Holden has so much hatred toward the adult world and he thinks adults are very phony and lame. Phoebe… 660 Words 3 Pages Alexa Noelle Mrs. The only people with whom he can communicate are the two young boys at the museum, the girl with the skates at the park, and his younger sister Phoebe: All of them are children, who cannot help him in his growing pains but remind him of a simpler time, one to which he wishes he could return. Salinger, The Catcher in the Rye, Ch. Some people identify with Holden so strongly that they practically idolize him, some find his antics and attitudes so selfish and immature that they can't stand him and some just want to give him a hug. Boston: Litle, Brown and Company, 1951. The novel is told from Holden's point of view and begins like this: 'If you really want to hear about it, the first thing you'll probably want to know is where I was born, and what my lousy childhood was like, and how my parents were occupied and all before they had me, and all that David Copperfield kind of crap, but I don't feel like going into it, if you want to know the truth.
So before they jump into the world as adults or fall into the adult world he wants to catch them. He looks quickly and may make rash judgments, but once he talks to or acquaints himself with someone, he sees him or her as an individual. Throughout the novel Holden shows disgust for certain characters but his ability to build relationships of intimacy are most eminent. The fact that they come back brings Holden some consolation, insomuch that the change in the pond is temporary. While… 1043 Words 4 Pages To begin with, one of the biggest reasons why Holden fails to make any sort of meaningful connections is that he is very ill-mannered. It was a death that Holden took so hard and has been incapable of dealing with.
He's tells us he's going to a new school in the fall and is feeling good about that. I don't care if it's a sad goodbye or a bad goodbye, but when I leave a place I like to know I'm leaving it. Holden exists in a world that is steeped in sexuality. If you really want to , the first thing you'll probably want to know is how many pages it is and what year it was written, and all that pointless kind of crap, but that stuff me, if you want to know the truth. Analyzing The Catcher in the Rye The basic story of The Catcher in the Rye follows the adventures of sixteen-year-old Holden Caulfield, an independent, self-indulgent, idealistic, and sentimental figure of adolescent rebellion, during a forty-eight-hour period after he has been expelled from Pencey Prep, the latest of three expulsions for Holden.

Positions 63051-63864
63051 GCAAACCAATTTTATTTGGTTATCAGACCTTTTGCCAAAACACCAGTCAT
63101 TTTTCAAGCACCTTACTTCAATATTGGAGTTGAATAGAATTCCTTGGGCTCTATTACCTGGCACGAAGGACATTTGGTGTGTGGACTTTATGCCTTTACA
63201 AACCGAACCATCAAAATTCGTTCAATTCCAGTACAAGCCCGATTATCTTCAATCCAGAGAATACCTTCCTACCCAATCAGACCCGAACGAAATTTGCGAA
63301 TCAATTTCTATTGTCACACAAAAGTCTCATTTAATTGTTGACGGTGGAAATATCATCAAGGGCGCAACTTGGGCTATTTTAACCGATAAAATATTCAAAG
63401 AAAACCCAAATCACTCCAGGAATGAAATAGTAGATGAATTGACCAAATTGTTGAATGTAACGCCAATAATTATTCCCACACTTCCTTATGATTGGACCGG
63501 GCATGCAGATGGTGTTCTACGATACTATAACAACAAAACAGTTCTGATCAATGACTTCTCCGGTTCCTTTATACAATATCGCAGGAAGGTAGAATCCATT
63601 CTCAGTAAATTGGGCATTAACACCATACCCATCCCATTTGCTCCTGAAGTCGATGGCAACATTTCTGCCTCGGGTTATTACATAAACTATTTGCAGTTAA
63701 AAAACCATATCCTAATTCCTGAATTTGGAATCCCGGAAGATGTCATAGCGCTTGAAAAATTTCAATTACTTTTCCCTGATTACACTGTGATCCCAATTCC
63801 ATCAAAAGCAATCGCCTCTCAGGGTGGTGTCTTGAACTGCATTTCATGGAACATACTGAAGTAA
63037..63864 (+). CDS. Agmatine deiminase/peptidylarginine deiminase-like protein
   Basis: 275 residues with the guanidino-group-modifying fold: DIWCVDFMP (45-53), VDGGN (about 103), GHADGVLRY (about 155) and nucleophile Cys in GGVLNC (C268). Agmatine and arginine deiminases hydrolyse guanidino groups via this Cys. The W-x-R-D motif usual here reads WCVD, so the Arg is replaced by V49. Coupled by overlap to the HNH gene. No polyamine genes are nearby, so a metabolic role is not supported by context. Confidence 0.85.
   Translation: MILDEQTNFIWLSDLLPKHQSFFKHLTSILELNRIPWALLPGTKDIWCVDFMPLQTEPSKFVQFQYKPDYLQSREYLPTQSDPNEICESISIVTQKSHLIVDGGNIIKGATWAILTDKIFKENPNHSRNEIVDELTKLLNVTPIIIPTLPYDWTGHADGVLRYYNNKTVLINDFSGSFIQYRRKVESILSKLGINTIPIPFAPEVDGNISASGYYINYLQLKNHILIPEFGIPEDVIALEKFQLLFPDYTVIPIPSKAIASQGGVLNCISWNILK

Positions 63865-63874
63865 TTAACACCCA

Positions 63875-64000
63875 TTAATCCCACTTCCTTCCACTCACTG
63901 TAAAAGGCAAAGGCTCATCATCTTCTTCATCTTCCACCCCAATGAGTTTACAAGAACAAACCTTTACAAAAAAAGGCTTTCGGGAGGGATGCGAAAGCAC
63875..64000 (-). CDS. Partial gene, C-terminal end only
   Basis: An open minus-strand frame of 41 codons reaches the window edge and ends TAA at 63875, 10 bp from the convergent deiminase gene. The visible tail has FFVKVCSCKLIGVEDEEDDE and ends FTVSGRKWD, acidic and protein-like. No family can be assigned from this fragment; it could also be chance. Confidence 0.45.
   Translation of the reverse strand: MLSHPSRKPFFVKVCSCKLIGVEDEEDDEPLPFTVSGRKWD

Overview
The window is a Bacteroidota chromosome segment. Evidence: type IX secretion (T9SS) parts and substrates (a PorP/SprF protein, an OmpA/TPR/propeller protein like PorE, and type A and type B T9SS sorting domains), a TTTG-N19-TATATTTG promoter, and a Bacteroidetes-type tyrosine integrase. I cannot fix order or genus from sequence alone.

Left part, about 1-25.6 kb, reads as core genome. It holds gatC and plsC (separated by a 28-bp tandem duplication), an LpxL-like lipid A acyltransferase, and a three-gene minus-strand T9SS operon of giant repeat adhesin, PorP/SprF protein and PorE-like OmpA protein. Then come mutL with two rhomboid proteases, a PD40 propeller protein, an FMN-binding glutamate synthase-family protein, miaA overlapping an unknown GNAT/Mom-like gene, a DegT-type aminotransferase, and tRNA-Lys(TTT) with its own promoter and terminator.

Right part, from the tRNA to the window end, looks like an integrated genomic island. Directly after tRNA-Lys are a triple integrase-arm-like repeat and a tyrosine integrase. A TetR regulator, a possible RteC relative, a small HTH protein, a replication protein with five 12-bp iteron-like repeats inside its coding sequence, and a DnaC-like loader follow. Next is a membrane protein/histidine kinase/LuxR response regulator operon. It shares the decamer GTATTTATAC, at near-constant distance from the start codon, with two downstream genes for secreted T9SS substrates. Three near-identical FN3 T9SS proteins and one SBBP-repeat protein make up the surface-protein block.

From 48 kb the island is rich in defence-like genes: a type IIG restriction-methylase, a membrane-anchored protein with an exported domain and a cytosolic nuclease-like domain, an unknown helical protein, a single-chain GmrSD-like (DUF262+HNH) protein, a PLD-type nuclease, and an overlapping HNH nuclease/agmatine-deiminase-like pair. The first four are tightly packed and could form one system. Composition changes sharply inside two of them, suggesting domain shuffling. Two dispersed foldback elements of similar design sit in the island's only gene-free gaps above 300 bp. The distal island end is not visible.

Holden thinks that to get sexy with a girl is to degrade her, or treat her like an object. The novel's most important symbol is found in the title. Alienation as a Form of Self-Protection Throughout the novel, Holden seems to be excluded from and victimized by the world around him. Analysis: The reader understands that Holden is experiencing a mental breakdown and engaging in self-destructive behavior. Its obvious that his mental state and overall outlook on life has been largely shaped by his brother's death.
At Pencey, for example, he wants to protect a childhood friend named Jane Gallagher fromWard Stradlater, remembering that she always kept her kings in the back row in checker games and never used them. But he counted on his little sister whenever he was in distress. His created understandings of childhood and adulthood allow Holden to cut himself off from the world by covering himself with a protective armor of cynicism. As language evolves so to do the words people commonly use. After confrontations with some fellow students at Pencey, Holden goes to New York City, his hometown, to rest before facing his parents. The fencing team became furious with Holden, but he cannot help but find humor in the bad situation.